Tracking down an obscure recipe
May 14, 2020 5:00 AM   Subscribe

Okay, here’s a long shot. For his upcoming birthday, my husband has requested “Italian chocolate bread.” It is not any of the versions I can find on google. Perhaps you can help with the info inside.

He is basing this request on a cookbook he used to own that had this recipe. What I know about it:
- he purchased it at a store in Bathurst, Australia in the mid-late 90s
- the title was something similar to Nonna Morelli
- he recalls the cover being hardback and “yellowish”

The recipe he has in mind does not use leftover stale bread and does not include currants, raisins, or any other monstrosity. It is basically chocolate cake, but Italian.

Anyone have a clue?
posted by olinerd to Food & Drink (21 answers total)
Could he mean chocolate panettone?
posted by warriorqueen at 5:02 AM on May 14, 2020

chocolate salami?
posted by vacapinta at 5:07 AM on May 14, 2020

Is the cookbook this?
posted by Salamander at 5:09 AM on May 14, 2020 [1 favorite]

If he cooked the recipe, maybe he can tell you if it used yeast or baking soda / baking powder for leavening. That would help immensely.

Also, whether it was as sweet as what Americans think of as "cake".
posted by amtho at 5:36 AM on May 14, 2020

There's also this cookbook. It's got a yellowish cover, and was published as a hardback with a yellowish cover in 1997, so it's possibly the right one.

However, the recipe listing at the above link doesn't include anything by the name "chocolate bread", so either the listing is incomplete or it's the wrong cookbook. Still, it couldn't hurt to show him the cover and see if it's the right one.
posted by Johnny Assay at 6:06 AM on May 14, 2020

Response by poster: Ah a key point I forgot to mention: the book also contained prefaces to each recipe related to stories of the Nonna in question as an Italian immigrant to Australia, so US-oriented cookbooks are definitely not the right ones.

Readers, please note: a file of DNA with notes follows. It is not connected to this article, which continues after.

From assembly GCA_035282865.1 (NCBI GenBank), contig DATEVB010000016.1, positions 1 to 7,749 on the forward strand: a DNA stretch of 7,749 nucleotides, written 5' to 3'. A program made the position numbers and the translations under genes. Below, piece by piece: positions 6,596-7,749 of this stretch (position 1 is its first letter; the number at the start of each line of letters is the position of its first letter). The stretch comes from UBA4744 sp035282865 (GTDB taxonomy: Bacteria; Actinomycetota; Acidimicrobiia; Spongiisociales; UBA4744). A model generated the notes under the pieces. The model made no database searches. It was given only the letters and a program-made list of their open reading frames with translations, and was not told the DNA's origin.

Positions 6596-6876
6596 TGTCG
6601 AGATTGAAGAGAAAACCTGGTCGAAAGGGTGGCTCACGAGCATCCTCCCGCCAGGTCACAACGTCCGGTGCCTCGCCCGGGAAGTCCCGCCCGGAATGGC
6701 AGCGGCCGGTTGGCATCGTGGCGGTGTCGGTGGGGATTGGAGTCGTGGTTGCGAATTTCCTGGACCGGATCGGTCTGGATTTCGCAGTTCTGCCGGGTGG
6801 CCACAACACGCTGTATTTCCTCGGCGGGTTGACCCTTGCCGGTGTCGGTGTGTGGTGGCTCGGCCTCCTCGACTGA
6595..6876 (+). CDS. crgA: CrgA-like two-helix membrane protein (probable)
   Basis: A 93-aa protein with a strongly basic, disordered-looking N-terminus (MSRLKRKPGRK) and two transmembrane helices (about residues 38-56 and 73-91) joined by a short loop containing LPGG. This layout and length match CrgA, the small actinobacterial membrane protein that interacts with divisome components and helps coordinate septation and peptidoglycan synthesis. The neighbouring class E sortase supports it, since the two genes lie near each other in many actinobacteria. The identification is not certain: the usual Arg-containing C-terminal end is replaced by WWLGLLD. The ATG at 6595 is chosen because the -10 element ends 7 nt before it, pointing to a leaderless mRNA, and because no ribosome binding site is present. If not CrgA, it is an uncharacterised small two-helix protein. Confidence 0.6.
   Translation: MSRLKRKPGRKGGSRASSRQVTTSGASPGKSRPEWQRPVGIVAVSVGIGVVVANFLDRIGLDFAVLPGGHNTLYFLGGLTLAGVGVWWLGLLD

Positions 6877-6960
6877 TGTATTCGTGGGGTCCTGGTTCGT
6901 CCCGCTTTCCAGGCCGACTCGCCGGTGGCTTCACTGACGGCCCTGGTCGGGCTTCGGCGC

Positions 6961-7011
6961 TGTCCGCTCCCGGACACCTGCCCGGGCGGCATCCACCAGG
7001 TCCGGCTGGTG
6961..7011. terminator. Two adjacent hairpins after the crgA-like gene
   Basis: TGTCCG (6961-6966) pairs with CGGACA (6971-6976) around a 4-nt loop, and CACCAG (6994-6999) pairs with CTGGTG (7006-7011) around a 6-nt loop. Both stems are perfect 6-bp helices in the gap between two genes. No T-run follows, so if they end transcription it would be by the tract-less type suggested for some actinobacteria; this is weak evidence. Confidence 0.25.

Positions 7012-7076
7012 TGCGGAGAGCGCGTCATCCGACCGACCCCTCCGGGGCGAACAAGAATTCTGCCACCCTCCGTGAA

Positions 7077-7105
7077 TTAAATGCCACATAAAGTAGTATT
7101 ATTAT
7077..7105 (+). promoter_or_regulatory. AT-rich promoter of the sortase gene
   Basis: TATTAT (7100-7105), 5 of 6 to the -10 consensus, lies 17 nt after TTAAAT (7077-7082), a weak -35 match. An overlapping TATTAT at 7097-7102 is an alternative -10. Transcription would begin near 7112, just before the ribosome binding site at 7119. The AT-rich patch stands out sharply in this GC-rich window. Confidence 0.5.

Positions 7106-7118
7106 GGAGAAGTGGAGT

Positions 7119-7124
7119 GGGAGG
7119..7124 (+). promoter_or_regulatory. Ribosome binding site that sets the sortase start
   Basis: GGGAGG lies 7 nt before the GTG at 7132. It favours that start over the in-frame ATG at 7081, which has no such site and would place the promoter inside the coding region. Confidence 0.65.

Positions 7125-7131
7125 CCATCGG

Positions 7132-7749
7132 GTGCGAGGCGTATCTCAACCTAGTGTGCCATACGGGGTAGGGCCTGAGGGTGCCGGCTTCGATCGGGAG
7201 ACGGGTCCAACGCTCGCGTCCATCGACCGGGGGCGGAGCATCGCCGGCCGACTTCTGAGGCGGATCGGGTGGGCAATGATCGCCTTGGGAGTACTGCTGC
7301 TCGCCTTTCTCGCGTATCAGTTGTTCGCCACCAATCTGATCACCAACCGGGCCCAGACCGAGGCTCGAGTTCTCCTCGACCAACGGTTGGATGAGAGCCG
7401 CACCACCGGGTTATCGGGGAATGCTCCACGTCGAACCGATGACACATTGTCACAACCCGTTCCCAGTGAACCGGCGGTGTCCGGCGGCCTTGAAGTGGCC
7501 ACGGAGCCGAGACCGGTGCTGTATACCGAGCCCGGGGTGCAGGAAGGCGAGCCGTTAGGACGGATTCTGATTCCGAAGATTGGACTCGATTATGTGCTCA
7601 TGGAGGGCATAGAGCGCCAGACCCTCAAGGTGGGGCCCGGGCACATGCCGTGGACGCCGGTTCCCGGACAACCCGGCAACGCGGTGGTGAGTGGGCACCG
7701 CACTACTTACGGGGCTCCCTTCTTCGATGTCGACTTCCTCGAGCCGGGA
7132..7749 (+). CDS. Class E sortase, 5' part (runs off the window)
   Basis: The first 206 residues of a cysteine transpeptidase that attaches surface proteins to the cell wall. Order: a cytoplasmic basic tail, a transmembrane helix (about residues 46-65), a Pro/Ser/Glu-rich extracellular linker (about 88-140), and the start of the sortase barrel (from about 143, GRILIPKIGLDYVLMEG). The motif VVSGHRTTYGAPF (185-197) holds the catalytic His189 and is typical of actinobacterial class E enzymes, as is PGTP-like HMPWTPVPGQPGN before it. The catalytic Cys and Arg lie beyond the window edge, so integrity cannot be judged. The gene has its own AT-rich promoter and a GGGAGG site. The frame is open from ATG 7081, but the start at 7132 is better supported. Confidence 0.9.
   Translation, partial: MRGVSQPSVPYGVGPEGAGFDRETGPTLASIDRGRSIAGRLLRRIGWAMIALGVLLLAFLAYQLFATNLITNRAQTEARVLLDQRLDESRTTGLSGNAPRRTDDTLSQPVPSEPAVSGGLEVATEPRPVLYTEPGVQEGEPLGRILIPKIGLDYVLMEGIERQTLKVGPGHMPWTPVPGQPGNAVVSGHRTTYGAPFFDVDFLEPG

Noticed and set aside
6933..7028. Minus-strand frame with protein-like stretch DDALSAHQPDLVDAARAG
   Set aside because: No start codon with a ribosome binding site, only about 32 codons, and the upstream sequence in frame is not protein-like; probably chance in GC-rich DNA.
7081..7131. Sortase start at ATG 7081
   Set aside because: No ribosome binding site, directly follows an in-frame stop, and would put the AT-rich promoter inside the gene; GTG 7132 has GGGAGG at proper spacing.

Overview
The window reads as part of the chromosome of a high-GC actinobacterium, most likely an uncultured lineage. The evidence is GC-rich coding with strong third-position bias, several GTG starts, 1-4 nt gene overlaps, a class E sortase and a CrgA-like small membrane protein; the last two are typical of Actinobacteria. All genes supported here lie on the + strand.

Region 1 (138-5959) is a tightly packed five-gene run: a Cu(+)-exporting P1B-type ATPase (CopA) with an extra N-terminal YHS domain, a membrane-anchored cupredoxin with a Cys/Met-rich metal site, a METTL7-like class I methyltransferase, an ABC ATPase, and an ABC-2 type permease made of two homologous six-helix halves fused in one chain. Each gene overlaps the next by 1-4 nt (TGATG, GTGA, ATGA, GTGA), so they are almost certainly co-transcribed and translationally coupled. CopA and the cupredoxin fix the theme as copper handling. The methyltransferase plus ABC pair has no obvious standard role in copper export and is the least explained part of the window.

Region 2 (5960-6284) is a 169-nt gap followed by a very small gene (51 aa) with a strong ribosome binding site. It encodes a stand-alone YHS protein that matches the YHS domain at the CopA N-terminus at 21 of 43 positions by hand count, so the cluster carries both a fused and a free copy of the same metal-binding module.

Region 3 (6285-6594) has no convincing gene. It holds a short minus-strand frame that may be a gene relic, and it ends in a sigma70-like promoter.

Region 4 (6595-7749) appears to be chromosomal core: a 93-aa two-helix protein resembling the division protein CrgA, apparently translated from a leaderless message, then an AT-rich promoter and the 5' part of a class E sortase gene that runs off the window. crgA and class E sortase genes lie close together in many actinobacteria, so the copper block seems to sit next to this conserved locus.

Husband confirmed he used baking powder and baking soda for leavening, not yeast.

I don't *think* it'd be chocolate panettone but I'll have a look around and ask some more questions.
posted by olinerd at 6:32 AM on May 14, 2020

Best answer: In Nonna's Kitchen, the book Johnny Assay links, is described as a collection of stories and recipes from various Nonnas, with a profile of each. It's definitely Italy-based, but has a yellow cover and the preface/story aspect.

I also found an Australian cookbook called Nonna Morelli's Favourite Recipes, which tells the story of Nonna Morelli's life, having been born in Italy and then emigrated to Australia. Here it is for sale on Has a yellow border on the cover.
posted by carsonb at 6:44 AM on May 14, 2020 [13 favorites]

Response by poster: Holy SHIT carsonb you just blew my husband's mind - "Nonna Morelli's Favourite Recipes" is exactly the right one! THANK YOU! God I love this place.
posted by olinerd at 6:53 AM on May 14, 2020 [7 favorites]

On further examination, it seems pretty likely that the book carsonb has found is the right one. It was published in 1995, and at least one of the photos of book's pages shows a reminiscence of how Nonna Morelli ran her kitchen. (And, after posting, this has been confirmed.)

The WorldCat entry for that book shows a few Australian libraries holding it. If your profile location is accurate, you probably won't be able to check it out yourself. But if your local library has a research/reference desk, they might be able to make some calls and get a copy of the recipe for you.
posted by Johnny Assay at 6:55 AM on May 14, 2020

Also, if you're Googling for this book title, be sure to use the Australian spelling of "favourite"; I got 0 results a few times because I used the American spelling.
posted by Johnny Assay at 6:57 AM on May 14, 2020 [2 favorites]

Response by poster: We've got plenty of family/friends in Australia - though most physical libraries are still closed for COVID so I'm not sure they can get it for us. But I will definitely email some librarians and try my luck! Waaaahahahaha this'll teach him to troll me in answering the "What should I make you for your birthday" question.
posted by olinerd at 6:57 AM on May 14, 2020 [2 favorites]

I'm going to be very disappointed
If a recipe for chocolate bread
Does not appear